Violence accompanies Powell's Mideast peace mission

JERUSALEM (AP) - Israeli troops shot dead three Palestinians on Monday, as U.S. Secretary of State Colin Powell wound up a Mideast mission in which he called for moves toward peace from Israeli and Palestinian prime ministers. 

Israel, meanwhile, imposed the tightest closure ever on the Gaza Strip, barring Palestinians and foreign nationals, including journalists, from leaving or entering. 

Only diplomats were exempt from the restrictions. 

Powell told Israeli Prime Minister Ariel Sharon on Sunday that Israel must ease restrictions that have caused severe hardships for Palestinians through 31 months of fighting.  

He also called on Palestinian Prime Minister Mahmoud Abbas to crack down on violent groups responsible for attacks on Israel. 

In the first sign that a thaw might be developing, Israel Radio reported late Sunday that Israel and the Palestinians had resumed security contacts. 

The report said Israeli Maj. Gen. Amos Gilad met Saturday night with Mohammed Dahlan, minister in charge of security in the Palestinian Cabinet. 

Such contacts were a key element of interim peace accords but were suspended because of the violence. 

However, Israeli Defense Minister Shaul Mofaz declared that Israel would pursue its campaign against Palestinian militants, and a leader of the violent Islamic Hamas said his group would not give up its weapons. 

In a pre-dawn incursion Monday, Israeli troops backed by tanks and helicopters raided the Gaza Strip town of Rafah, near the Egyptian border, demolishing five buildings it said housed entrances to tunnels used for smuggling in arms. 

In an ensuing firefight, soldiers shot dead two Palestinian gunmen, Palestinian security sources said. The army withdrew after almost two hours. 

The army said soldiers shot two armed Palestinians as they were planting a bomb near the Israeli troops. 

In nearby Khan Younis, troops shot dead a Palestinian farmworker as he tilled a field near an Israeli army lookout post, witnesses and hospital staff said. The military had no immediate comment. 

In violence Sunday, Palestinian gunmen opened fire on an Israeli car in the West Bank, killing the driver, a father of six. 

The Al Aqsa Martyrs' Brigade, a militia linked to the mainstream Fatah movement, and the radical Popular Front claimed joint responsibility. 

A few hours later, Israel sent 20 tanks and armored vehicles into the West Bank town of Jenin, surrounding a house. 

Three Islamic Jihad activists surrendered, including one who was involved in car bomb attacks last year that killed 31 Israelis, the military said. 

At that hour, Powell was meeting with Abbas in Jericho, far away from Arafat's Ramallah office.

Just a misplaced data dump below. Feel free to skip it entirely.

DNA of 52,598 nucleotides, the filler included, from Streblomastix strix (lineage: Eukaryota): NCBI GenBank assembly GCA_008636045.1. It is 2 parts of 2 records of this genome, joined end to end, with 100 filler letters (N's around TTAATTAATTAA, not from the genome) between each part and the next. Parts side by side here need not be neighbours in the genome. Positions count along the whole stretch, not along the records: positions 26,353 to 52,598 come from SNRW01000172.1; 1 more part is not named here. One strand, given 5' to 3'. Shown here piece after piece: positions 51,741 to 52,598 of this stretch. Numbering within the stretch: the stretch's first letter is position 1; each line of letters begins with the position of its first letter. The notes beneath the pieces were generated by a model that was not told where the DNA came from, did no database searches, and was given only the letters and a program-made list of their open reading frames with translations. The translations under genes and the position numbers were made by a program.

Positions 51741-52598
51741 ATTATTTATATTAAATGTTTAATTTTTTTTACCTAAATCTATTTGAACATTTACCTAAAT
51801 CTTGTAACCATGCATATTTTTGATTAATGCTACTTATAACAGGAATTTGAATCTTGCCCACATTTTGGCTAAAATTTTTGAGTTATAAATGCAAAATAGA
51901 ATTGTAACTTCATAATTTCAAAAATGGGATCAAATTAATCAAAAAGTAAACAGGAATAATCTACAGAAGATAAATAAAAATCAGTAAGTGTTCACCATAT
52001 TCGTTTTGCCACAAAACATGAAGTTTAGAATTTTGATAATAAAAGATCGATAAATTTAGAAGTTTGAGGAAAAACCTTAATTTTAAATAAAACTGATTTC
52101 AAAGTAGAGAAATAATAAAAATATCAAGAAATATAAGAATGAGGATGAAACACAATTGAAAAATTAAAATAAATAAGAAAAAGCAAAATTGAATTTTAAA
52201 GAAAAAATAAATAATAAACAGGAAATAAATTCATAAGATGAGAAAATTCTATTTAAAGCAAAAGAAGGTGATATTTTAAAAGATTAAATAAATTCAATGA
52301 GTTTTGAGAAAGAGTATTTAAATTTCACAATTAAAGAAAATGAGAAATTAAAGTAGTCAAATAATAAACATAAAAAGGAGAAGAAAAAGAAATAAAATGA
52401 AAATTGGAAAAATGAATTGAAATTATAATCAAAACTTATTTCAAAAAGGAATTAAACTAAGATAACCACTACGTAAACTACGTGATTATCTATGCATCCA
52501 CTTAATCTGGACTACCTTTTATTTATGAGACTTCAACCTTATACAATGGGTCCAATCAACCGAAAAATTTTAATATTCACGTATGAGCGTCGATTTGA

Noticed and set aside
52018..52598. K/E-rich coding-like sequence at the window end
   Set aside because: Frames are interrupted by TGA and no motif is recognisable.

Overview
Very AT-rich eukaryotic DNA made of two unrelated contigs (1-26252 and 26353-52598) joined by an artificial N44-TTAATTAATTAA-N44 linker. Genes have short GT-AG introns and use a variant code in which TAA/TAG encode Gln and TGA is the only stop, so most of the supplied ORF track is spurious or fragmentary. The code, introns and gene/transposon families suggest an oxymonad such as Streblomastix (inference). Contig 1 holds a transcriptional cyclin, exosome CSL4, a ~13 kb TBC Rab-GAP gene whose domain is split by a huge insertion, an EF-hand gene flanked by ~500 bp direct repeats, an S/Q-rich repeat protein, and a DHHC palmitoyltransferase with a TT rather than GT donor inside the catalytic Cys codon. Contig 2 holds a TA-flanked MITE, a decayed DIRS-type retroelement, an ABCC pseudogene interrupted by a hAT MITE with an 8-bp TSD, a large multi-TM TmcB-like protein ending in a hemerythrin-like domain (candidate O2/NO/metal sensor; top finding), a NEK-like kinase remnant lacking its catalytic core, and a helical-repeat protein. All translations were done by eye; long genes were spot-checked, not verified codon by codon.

The United States has declared a boycott of Arafat, and in an interview with Israel TV, Powell did not ask Israel to guarantee his safety. 

Asked whether the United States had repeated its request to Sharon to keep from harming Arafat, Powell turned the answer around. 

Sharon "has not communicated to me or to President Bush in any way that he has changed his position'' about not targeting the veteran Palestinian leader, Powell said,adding that he and Sharon did not spend much time discussing Arafat. Several Israeli Cabinet ministers demand that Arafat be expelled. 

Arafat has been confined to his office for more than a year, often encircled by Israeli tanks and otherwise limited by an Israeli threat not to let him return if he leaves. 

Israel and the United States charge that Arafat is tainted with terrorism. 

The U.S.-backed road map is a three-stage, three-year plan leading to a Palestinian state. 

The first step includes the declarations: Palestinians "immediately undertake an unconditional cessation of violence,'' and Israel "takes all necessary steps to help normalize Palestinian life. 

Israel withdraws from Palestinian areas occupied'' since the beginning of the current conflict in September 2000. 

At a news conference with Powell in Jericho - the only West Bank town not occupied by Israeli forces - Abbas said he was prepared to make the declaration mandated by the "road map'' peace plan "on the same day, at the same hour, at the same minute'' as Sharon does. 

On Monday, Powell is to meet representatives of the other three members of the "Quartet'' sponsoring the road map - the European Union, Russia and the United Nations. 

Powell backed Israel's insistence that Abbas move against militant groups. "We must ... see rapid and decisive actions by the Palestinians to disarm and dismantle the terrorist infrastructure,'' he said. 

In Gaza, Abdel Aziz Rantisi, a leader of the violent Islamic Hamas, warned that if the Palestinian leadership cracks down on militants - as it did in 1996 - "it will be like political suicide for the Palestinian government.'' Hamas has claimed responsibility for dozens of suicide bombings that have killed hundreds of Israelis. 

Before Powell met Sharon in Jerusalem on Sunday, Israel announced that it was releasing 61 Palestinian prisoners from a lockup in the southern Israeli Negev desert. 

Israel presented this as a goodwill gesture, but Palestinians said the prisoners were due to be released in the coming days. "It's throwing dust in his (Powell's) eyes,'' Palestinian Prisoners' Club leader Issa Karakea said. 

Israel is holding about 5,000 Palestinians. - AP 

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